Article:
A Ventana Ranch neighborhood known for breathtaking Christmas displays woke up Saturday morning to find that a group of vandals destroyed decorations outside of several homes.
Nate Bywater, who invites the public to a display at his home featuring Bumblebee and Optimus Prime cars decorated for the holiday each weekend, said he heard some noise around 2 a.m. Saturday but didn’t discover the damages until the morning.
“At first I thought it was a targeted thing, but apparently it wasn’t because they got everyone in our neighborhood,” Bywater said. “We thought it was because of all the events that we’ve been holding with the Transformers cars and all that. Then we found out it was all the neighbors down our street, and then while we were cleaning that up couple hours later, I saw someone posted on ring.com that they got hit too and I saw that she was in a complete different neighborhood next door to us in Sedona. So I told her, I was like, ‘Hey, can you call me? I want to talk to you,’ and I found out it was the exact same thing.”
Surveillance video camera shows several people running up to homes and smashing decorations on the ground. Bywater said the group hit at least seven homes, with inflatables being popped or ripped and trees and other decorations being thrown in the street and run over by the car the group was in.
“The last thing you’re going to think of is someone destroying Christmas decorations,” Bywater said. “Yeah, breaking into a car or something, that’s Albuquerque, right? But destroying thousands of dollars in Christmas decorations is definitely unexpected.”
Bywater’s neighborhood, near Unser and Irving, is well known for Christmas decorations, with most homes in the area putting up lights each year. It’s also home to Dave Plourde, also known as Mr. Christmas. Plourde’s home is known throughout the city for its elaborate display which features around 50,000 lights.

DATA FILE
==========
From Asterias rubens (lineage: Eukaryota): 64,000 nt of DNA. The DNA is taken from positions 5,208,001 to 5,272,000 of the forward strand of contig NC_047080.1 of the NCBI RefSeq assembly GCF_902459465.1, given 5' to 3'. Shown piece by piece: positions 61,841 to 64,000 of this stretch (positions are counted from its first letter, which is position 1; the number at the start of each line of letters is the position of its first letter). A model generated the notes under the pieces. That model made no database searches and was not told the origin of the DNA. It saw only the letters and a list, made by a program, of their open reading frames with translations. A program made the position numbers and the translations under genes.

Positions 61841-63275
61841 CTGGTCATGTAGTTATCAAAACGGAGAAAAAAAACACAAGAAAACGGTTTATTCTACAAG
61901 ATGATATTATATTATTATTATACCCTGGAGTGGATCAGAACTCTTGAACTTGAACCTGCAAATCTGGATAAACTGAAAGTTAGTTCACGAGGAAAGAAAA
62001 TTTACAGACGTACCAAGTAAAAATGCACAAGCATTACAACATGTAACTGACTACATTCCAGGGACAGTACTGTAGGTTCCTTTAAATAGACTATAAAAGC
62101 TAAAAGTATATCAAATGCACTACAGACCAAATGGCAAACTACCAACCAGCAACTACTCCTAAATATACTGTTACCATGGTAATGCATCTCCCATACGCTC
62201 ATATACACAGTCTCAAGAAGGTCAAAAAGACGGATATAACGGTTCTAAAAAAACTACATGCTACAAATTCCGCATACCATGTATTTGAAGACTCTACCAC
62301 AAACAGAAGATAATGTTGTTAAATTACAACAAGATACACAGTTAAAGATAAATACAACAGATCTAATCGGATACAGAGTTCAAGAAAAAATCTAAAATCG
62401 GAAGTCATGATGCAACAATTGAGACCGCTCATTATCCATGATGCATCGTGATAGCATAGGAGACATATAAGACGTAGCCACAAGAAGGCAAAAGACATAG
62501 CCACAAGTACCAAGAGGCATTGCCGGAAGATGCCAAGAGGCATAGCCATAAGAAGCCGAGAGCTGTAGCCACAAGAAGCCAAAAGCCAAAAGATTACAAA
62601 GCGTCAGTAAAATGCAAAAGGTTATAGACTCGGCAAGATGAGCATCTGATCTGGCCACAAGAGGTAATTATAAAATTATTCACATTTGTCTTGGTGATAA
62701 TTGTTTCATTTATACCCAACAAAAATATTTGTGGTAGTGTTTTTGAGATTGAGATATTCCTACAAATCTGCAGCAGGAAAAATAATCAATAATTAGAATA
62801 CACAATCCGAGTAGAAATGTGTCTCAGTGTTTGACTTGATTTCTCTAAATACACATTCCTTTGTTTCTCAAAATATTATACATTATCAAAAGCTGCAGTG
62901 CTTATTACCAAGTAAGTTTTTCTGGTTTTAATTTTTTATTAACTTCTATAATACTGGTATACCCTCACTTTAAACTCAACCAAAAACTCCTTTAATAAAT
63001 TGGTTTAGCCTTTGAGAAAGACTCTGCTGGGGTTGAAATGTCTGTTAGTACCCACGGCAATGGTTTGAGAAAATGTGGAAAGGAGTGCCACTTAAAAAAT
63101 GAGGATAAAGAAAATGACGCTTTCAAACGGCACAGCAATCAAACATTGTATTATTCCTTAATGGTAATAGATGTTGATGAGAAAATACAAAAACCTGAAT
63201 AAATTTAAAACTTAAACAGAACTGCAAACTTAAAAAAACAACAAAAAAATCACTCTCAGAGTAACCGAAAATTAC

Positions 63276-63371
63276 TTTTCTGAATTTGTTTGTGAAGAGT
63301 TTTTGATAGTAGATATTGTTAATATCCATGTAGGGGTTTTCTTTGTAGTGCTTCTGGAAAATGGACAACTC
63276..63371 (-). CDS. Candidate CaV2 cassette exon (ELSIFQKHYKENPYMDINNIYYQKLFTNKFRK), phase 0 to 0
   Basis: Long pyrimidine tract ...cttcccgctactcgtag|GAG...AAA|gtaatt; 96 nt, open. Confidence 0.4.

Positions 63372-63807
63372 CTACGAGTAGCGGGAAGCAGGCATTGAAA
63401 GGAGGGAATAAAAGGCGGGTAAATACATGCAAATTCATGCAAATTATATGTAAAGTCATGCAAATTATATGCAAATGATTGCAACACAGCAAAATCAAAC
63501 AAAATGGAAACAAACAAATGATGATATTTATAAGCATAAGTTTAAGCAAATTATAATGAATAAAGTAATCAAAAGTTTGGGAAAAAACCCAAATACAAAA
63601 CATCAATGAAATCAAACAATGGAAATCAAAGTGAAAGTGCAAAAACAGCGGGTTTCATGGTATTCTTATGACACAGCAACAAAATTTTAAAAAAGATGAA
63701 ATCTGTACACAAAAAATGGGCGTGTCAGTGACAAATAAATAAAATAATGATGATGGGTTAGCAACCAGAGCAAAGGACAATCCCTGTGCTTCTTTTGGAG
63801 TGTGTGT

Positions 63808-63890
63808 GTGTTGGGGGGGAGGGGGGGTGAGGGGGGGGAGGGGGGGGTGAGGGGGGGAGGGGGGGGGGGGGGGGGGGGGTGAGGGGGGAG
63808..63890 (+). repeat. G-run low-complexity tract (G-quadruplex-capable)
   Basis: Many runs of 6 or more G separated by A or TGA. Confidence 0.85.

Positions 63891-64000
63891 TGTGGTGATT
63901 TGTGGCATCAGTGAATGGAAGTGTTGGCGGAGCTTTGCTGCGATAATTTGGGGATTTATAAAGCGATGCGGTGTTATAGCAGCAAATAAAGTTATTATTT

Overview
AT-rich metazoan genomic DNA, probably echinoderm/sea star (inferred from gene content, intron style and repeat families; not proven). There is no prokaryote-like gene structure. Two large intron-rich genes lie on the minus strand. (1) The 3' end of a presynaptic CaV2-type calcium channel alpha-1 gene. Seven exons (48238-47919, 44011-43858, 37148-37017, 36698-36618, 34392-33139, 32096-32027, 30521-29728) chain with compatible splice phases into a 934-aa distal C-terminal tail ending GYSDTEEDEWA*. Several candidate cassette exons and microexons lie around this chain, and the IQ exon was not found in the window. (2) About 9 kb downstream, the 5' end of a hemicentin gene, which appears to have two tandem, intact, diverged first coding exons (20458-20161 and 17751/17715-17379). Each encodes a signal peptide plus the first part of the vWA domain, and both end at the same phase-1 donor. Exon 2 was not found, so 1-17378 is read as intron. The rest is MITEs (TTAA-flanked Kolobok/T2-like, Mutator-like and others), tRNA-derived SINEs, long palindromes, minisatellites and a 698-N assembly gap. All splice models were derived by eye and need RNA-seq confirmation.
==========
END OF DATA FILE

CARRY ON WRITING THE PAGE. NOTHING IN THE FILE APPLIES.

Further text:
The vandals did not damage any of Plourde’s display.
“I think they knew better than to mess with that house,” Bywater said. “That is the crown jewel of Albuquerque, and they were very wise to leave that one alone.”
There was some good news to come out of the senseless destruction in the neighborhood.
Kehaulani Ayze and her boyfriend, Matthew McKelvey, saw a post on Facebook about the vandalism Saturday morning and immediately went to Home Depot to replace the damaged decorations.
They bought all of the store’s remaining decorations to donate to homes who were attacked. Ayze, McKelvey and Bywater loaded up a friend’s truck Saturday afternoon and installed nearly a dozen of the new decorations outside several homes.
“That family, I’ve used this phrase for that family before, they are the salt of the earth kind of people,” Bywater said. “They are you what we’re supposed to be to each other as a community and as neighbors and as friends and just as decent human beings. I can tell you that family, every single day they do stuff like that, and no one hears about it, because the news isn’t there. But they are the kindest people I’ve ever met in my life.”
Bywater said he thinks the group was three teenagers in a black Mercedes but they are still looking at surveillance videos from homes in the neighborhood.
Despite the vandalism, the lights were on again Saturday night as hundreds of cars drove through the neighborhood to see the displays. For Bywater, those Christmas lights showed how a community can pull together to help out some neighbors.
“The lost money aside, a lot more positive came out of the vandalism than negative,” Bywater said. “It beat us down a little bit; we definitely woke up feeling defeated. But within an hour or two, our community started rallying together. Everyone just got together and knocked it out of the park.”
Bywater knows plenty about helping neighbors. He and other neighbors have decorated Plourde’s house the past two years as a thank you to their 83-year-old neighbor. This year, Bywater started a GoFundMe for Plourde and his wife that has raised $13,725 as of Wednesday afternoon. The fundraiser will be active through the end of 2022.